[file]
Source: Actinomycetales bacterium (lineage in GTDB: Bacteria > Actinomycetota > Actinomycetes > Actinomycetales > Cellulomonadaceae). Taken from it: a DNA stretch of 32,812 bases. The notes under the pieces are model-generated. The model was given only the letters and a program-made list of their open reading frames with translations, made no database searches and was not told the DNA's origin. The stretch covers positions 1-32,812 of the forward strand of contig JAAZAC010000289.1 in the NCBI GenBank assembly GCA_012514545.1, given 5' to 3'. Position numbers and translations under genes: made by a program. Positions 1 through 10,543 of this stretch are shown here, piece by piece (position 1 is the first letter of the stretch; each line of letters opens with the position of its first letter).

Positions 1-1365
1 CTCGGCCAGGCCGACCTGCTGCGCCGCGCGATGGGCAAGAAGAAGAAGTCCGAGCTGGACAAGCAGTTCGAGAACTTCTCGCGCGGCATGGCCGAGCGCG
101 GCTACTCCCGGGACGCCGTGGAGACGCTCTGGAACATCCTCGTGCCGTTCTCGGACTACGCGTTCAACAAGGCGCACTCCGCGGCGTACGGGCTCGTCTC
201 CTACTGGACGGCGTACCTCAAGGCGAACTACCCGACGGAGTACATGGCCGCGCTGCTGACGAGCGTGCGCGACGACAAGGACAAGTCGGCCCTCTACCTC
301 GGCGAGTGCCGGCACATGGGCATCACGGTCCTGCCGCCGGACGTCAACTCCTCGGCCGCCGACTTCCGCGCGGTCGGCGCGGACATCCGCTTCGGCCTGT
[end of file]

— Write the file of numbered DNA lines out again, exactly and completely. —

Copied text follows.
Source: Actinomycetales bacterium (lineage in GTDB: Bacteria > Actinomycetota > Actinomycetes > Actinomycetales > Cellulomonadaceae). Taken from it: a DNA stretch of 32,812 bases. The notes under the pieces are model-generated. The model was given only the letters and a program-made list of their open reading frames with translations, made no database searches and was not told the DNA's origin. The stretch covers positions 1-32,812 of the forward strand of contig JAAZAC010000289.1 in the NCBI GenBank assembly GCA_012514545.1, given 5' to 3'. Position numbers and translations under genes: made by a program. Positions 1 through 10,543 of this stretch are shown here, piece by piece (position 1 is the first letter of the stretch; each line of letters opens with the position of its first letter).

Positions 1-1365
1 CTCGGCCAGGCCGACCTGCTGCGCCGCGCGATGGGCAAGAAGAAGAAGTCCGAGCTGGACAAGCAGTTCGAGAACTTCTCGCGCGGCATGGCCGAGCGCG
101 GCTACTCCCGGGACGCCGTGGAGACGCTCTGGAACATCCTCGTGCCGTTCTCGGACTACGCGTTCAACAAGGCGCACTCCGCGGCGTACGGGCTCGTCTC
201 CTACTGGACGGCGTACCTCAAGGCGAACTACCCGACGGAGTACATGGCCGCGCTGCTGACGAGCGTGCGCGACGACAAGGACAAGTCGGCCCTCTACCTC
301 GGCGAGTGCCGGCACATGGGCATCACGGTCCTGCCGCCGGACGTCAACTCCTCGGCCGCCGACTTCCGCGCGGTCGGCGCGGACATCCGCTTCGGCCTGT